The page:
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  4. And amused to read that Penny claims to have invented virtual book tours. LOL.

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  5. Dani, thanks for featuring my eletter! I should mention a couple of things.
    1) I've been publishing this for 5 years, so there's quite a bit of recycled content--which is okay, since most people don't remember a lot of what they read online and I intentionally do NOT keep an archive.
    2) I have help: my miracle-worker webmaster, Peggy Moody, who codes this for me.
    3) It is sometimes a pain in the you-know-what, because people come to expect it, so it has to be done, whether I'm in the mood or not.

    Thanks again for this boost--you and your gang at BRP are terrific!

    Susan

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  6. A newsletter can be a very handy tool for added value for readers and to let others know more about you so that they may become readers.

    It took a long time for me to develop a mailing list--had to start rather laboriously--but with social media it should be easier. Now they come to me!

    I use a service I pay for so I can get the look I want. I also use the same format each time: an intro, my appearance schedule, any new info, and then a brief history article that relates to my medieval character and his time period. I include a link here, not to intrude on your article, but hopefully to add to it. http://www.mynewsletterbuilder.com/email/newsletter/1411750923

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  7. Jeri, thanks. Exactly the kinds of tips I'm looking for - Susan too. But not everyone can have their own Peggy to format a newsletter, so we have to tackle that aspect as well.

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  8. True, Dani (about Peggy). I would do it differently if I were doing it myself--but I would still do it. It's been more productive than my blog, in terms of readership/response.

    Jeri, your newsletter is very attractive. I especially like the colors/layout you've chosen. Excellent!

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  9. I guess I didn't jump through the right hoops earlier, because I commented, but it's gone now. I send a quarterly newsletter which is about all I can handle, and I don't have enough new stuff going on to bore my readers with. I've teamed up with other authors and they offer giveaways in my newsletter, so it's not all about "me."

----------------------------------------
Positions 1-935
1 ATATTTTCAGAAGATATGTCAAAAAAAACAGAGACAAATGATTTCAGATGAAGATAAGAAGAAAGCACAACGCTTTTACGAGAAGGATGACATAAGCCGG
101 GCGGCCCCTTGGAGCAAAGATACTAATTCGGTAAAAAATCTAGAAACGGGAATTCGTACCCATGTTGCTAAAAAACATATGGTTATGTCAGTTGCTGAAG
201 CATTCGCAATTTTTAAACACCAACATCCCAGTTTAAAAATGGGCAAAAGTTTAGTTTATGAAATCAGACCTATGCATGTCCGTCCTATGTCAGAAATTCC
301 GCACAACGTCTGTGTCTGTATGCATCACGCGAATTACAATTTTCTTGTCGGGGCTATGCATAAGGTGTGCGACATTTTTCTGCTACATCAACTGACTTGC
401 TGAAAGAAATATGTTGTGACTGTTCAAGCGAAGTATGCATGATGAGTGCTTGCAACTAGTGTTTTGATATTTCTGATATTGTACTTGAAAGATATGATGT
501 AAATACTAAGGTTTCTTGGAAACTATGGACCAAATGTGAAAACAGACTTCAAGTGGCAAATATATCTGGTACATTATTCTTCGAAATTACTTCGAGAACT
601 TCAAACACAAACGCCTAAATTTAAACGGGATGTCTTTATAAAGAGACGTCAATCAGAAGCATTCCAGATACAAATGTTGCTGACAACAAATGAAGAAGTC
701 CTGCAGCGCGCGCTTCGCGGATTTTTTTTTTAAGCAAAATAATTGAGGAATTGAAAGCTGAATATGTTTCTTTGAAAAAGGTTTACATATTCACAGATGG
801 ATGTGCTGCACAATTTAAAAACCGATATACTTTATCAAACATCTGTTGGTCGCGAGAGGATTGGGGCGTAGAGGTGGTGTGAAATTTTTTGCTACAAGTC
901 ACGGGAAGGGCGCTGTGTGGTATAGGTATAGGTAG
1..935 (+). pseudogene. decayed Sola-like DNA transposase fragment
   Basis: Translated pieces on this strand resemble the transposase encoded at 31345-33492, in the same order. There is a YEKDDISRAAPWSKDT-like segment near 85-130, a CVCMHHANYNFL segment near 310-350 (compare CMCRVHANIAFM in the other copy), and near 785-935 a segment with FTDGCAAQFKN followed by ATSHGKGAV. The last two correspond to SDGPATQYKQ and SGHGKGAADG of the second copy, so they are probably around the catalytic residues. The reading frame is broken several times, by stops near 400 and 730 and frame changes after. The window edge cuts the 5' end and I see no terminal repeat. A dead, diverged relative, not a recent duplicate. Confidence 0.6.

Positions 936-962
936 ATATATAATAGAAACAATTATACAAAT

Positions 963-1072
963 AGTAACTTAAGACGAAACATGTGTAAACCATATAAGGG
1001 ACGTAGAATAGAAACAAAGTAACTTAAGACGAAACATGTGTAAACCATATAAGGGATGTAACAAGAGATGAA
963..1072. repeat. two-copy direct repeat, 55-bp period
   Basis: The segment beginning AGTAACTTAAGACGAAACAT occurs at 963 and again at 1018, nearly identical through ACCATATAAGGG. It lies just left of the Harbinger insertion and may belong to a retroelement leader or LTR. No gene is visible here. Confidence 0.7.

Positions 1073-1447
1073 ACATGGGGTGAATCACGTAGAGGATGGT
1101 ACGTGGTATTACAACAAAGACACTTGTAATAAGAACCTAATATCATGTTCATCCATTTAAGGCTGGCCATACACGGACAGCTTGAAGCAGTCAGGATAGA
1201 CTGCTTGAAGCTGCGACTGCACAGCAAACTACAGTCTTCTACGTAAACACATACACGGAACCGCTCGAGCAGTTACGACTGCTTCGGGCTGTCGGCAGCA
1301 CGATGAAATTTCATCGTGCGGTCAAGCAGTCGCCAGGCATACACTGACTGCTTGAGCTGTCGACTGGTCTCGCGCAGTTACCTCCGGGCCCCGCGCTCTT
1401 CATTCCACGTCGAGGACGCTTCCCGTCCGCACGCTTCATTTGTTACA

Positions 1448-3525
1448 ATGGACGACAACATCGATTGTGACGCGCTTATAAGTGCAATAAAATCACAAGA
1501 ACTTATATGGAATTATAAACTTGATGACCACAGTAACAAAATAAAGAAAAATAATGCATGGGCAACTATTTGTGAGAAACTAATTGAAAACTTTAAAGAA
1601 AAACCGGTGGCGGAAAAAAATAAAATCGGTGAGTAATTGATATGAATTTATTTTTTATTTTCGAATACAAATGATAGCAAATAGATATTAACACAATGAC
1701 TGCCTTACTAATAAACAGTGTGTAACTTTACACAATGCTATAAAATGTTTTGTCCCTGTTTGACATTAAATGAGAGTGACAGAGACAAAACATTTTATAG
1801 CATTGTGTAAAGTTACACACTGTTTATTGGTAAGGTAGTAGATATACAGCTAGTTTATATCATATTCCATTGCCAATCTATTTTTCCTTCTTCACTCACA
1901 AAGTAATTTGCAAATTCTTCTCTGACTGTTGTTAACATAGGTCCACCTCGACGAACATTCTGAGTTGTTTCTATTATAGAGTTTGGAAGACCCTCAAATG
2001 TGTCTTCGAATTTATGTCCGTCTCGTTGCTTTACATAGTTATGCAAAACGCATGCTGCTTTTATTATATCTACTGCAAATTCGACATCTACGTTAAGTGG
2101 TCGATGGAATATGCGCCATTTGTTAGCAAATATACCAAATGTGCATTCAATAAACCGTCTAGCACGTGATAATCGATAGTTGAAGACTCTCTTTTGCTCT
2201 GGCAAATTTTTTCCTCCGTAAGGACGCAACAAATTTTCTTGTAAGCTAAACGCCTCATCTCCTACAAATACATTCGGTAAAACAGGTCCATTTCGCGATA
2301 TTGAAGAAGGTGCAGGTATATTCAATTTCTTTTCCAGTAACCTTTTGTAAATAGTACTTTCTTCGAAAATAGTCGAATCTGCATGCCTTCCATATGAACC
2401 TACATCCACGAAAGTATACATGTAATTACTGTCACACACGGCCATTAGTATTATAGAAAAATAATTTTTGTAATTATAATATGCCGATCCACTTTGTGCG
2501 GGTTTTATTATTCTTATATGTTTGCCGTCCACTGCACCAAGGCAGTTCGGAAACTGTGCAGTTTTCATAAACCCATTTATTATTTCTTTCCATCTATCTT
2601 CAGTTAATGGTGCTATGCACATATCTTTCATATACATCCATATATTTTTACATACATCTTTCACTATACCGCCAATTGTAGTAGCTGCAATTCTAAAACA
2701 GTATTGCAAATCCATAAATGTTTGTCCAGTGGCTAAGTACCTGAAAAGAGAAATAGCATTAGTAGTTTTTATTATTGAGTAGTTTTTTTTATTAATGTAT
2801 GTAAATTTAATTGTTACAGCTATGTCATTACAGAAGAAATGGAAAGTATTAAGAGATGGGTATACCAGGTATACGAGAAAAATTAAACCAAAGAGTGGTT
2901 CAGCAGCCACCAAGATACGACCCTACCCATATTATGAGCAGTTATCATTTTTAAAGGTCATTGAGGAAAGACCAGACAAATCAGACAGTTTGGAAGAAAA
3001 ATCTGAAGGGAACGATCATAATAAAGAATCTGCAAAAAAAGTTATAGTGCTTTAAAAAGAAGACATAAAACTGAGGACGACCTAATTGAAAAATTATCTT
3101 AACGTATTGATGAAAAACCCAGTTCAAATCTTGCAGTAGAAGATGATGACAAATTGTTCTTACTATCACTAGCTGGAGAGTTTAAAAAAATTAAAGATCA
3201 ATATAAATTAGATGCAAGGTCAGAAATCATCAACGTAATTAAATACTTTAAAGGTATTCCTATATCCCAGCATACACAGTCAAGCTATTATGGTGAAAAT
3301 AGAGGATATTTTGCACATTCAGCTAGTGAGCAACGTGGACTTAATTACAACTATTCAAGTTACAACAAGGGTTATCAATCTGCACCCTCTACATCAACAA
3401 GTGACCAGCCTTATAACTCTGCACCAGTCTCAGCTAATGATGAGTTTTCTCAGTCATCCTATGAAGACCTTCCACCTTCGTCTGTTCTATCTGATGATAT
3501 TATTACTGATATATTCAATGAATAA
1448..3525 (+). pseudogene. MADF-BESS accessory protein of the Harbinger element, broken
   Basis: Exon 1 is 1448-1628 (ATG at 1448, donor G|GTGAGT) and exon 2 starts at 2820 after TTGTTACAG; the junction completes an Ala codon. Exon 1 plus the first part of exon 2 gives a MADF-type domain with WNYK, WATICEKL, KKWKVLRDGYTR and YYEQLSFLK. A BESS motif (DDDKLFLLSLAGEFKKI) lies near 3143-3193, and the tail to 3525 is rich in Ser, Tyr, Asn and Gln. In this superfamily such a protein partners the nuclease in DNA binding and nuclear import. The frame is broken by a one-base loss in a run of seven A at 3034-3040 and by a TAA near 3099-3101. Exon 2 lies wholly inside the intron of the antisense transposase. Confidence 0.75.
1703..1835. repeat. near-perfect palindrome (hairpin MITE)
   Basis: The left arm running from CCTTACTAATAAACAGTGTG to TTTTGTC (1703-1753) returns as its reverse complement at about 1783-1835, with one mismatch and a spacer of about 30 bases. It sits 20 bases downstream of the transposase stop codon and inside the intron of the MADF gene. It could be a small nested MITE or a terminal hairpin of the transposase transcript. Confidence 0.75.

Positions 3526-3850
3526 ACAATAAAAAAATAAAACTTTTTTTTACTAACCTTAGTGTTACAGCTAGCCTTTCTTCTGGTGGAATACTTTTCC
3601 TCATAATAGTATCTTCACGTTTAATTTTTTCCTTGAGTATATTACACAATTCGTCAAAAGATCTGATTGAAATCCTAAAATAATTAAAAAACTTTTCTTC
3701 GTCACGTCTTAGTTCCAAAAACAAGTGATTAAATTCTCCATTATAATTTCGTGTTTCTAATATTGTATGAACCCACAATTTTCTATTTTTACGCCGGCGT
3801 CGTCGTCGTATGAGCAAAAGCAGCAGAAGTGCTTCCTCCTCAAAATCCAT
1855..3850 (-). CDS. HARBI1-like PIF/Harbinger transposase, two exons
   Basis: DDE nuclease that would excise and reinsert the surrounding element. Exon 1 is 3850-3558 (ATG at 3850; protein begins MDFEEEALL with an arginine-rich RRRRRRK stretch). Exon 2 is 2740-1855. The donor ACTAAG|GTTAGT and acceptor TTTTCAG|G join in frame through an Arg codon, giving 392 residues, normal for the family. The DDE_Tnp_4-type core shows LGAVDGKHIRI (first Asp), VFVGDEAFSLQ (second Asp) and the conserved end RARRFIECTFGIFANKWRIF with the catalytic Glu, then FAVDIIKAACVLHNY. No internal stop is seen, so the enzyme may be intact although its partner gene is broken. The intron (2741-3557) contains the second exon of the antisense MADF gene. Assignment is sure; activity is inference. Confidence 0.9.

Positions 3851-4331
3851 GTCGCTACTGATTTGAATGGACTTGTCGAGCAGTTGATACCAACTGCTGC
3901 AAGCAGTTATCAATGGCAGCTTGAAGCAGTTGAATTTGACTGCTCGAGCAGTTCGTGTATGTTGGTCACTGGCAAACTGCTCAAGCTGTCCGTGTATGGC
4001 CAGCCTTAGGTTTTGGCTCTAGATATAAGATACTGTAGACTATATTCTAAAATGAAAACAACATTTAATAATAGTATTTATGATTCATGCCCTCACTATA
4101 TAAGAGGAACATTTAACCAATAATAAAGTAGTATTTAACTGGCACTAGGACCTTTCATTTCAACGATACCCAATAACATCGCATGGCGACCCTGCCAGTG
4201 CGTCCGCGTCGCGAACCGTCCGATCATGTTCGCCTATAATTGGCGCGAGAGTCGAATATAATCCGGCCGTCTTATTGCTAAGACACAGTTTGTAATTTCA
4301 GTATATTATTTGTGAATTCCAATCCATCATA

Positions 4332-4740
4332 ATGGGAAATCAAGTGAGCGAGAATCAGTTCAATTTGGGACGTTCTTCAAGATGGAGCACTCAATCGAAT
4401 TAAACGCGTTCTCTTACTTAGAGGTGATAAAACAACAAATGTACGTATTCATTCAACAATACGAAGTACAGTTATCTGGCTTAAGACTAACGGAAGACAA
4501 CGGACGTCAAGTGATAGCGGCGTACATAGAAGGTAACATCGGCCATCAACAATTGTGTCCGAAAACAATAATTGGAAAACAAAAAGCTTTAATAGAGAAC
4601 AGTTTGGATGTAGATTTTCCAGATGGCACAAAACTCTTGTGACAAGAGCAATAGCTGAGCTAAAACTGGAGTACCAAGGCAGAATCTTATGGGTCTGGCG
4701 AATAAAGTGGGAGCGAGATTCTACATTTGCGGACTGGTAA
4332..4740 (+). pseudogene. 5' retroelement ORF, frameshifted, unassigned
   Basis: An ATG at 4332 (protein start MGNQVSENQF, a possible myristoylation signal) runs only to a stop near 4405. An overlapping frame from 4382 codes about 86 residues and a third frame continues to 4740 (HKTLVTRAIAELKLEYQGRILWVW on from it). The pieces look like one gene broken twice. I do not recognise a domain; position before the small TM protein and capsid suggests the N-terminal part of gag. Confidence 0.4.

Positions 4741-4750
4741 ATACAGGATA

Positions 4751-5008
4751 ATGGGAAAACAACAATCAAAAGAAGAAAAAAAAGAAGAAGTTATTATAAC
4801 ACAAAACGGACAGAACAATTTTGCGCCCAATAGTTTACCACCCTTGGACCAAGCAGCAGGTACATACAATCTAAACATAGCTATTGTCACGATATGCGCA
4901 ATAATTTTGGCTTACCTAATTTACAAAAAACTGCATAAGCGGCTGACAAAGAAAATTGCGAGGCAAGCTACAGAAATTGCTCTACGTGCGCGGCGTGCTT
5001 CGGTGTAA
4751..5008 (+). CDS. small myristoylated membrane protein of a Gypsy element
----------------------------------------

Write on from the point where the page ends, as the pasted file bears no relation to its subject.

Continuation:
Terry
    Terry's Place

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  10. Teri, I agree--we don't want our eletters to be all about "us." I try to make sure that every eletter is 85-90% content (herbs, gardening, cooking, lore/history) and 10-15% book promo. My character is an herbalist (China Bayles) so that's the hook I hang the eletter on.

    susan

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  11. "... make sure that every e-letter is 85-90% content (herbs, gardening, cooking, lore/history) and 10-15% book promo..." is the pivotal part of Susan's comment and, I believe, why this e-letter is so popular. We GET so much more than from the usual advertising blah-blah-blah. I think every author can follow this formula, and even with a quarterly letter, if you GIVE information to the reader (whether a lesson, advice, recipes, encouragement), you go a long way toward gaining their affection. THEN they'll notice your book, want to support you, will promote for you, and buy. But you pay it forward first. Otherwise you spend effort on a newsletter, and nobody reads what you have to say. Susan, how many subscribers do you have today?

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  12. Dani, between this eletter and our quarterly Mystery Partners (book-content only), we have over 22,000 subscribers. But please remember that we've been online with the quarterly since 2001 and with the weekly since 2008. Persistence definitely pays!

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  13. Thanks, Dani; I'm bookmarking your post!